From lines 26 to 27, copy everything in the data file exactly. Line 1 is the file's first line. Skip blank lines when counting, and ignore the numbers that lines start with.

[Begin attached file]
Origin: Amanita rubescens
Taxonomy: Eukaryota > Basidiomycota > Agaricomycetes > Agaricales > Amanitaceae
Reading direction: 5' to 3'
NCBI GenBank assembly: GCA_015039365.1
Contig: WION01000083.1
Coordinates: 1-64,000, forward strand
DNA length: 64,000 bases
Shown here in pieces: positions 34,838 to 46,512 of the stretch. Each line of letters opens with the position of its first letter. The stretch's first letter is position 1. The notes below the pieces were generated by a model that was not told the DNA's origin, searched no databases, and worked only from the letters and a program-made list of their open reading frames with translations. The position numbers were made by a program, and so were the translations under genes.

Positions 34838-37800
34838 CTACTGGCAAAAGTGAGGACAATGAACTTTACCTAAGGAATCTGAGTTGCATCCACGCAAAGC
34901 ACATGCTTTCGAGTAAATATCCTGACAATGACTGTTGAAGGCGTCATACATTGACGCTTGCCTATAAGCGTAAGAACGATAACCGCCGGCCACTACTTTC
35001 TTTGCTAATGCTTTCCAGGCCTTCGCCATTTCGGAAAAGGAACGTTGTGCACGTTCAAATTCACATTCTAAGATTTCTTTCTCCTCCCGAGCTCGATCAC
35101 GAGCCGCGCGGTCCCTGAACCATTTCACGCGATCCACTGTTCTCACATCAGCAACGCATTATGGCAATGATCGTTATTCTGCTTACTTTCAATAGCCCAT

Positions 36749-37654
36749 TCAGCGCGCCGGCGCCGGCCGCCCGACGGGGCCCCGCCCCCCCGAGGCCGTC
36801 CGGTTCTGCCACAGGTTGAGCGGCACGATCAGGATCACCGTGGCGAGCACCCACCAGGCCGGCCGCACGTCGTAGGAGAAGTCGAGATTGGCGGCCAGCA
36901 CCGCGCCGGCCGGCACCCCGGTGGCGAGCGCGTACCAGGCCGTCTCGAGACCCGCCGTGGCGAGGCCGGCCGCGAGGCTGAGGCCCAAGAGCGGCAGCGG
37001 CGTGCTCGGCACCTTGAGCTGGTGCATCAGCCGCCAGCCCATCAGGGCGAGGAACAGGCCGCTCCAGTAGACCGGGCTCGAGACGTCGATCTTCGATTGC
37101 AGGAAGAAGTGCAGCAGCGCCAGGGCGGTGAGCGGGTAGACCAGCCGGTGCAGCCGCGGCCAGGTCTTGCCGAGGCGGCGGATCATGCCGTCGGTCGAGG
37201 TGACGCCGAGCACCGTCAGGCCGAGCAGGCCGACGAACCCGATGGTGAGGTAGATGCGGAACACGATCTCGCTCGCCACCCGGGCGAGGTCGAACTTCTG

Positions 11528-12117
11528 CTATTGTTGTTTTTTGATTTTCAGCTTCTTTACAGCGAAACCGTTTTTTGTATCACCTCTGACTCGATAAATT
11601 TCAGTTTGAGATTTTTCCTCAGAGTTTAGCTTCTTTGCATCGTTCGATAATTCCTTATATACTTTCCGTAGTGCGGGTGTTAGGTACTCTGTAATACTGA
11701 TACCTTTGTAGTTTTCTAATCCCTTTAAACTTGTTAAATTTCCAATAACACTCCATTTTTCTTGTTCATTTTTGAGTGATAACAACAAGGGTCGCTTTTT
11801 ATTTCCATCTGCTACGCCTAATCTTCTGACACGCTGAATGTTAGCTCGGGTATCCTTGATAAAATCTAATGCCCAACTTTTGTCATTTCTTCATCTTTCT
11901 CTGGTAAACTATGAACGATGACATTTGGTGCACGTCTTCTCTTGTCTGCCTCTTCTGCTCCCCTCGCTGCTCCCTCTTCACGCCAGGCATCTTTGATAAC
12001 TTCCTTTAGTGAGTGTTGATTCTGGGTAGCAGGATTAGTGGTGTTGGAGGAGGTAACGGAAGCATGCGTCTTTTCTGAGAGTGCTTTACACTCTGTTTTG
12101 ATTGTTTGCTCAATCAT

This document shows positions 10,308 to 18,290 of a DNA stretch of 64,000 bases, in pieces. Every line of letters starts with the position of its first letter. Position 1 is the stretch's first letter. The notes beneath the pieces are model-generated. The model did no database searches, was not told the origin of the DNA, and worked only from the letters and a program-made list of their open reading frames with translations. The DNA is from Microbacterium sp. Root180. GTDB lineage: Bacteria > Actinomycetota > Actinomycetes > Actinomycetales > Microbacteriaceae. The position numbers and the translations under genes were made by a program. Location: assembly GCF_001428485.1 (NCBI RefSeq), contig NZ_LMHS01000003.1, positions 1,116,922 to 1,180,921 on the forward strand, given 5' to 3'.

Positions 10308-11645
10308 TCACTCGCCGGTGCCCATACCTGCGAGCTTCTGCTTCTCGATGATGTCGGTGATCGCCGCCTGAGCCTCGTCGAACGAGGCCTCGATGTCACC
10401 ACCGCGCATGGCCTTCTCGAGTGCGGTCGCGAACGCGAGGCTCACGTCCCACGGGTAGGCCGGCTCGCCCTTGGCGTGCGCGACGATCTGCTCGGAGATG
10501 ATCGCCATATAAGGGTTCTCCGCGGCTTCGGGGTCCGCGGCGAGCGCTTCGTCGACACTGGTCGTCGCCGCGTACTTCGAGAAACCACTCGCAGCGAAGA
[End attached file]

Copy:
11901 CTGGTAAACTATGAACGATGACATTTGGTGCACGTCTTCTCTTGTCTGCCTCTTCTGCTCCCCTCGCTGCTCCCTCTTCACGCCAGGCATCTTTGATAAC
12001 TTCCTTTAGTGAGTGTTGATTCTGGGTAGCAGGATTAGTGGTGTTGGAGGAGGTAACGGAAGCATGCGTCTTTTCTGAGAGTGCTTTACACTCTGTTTTG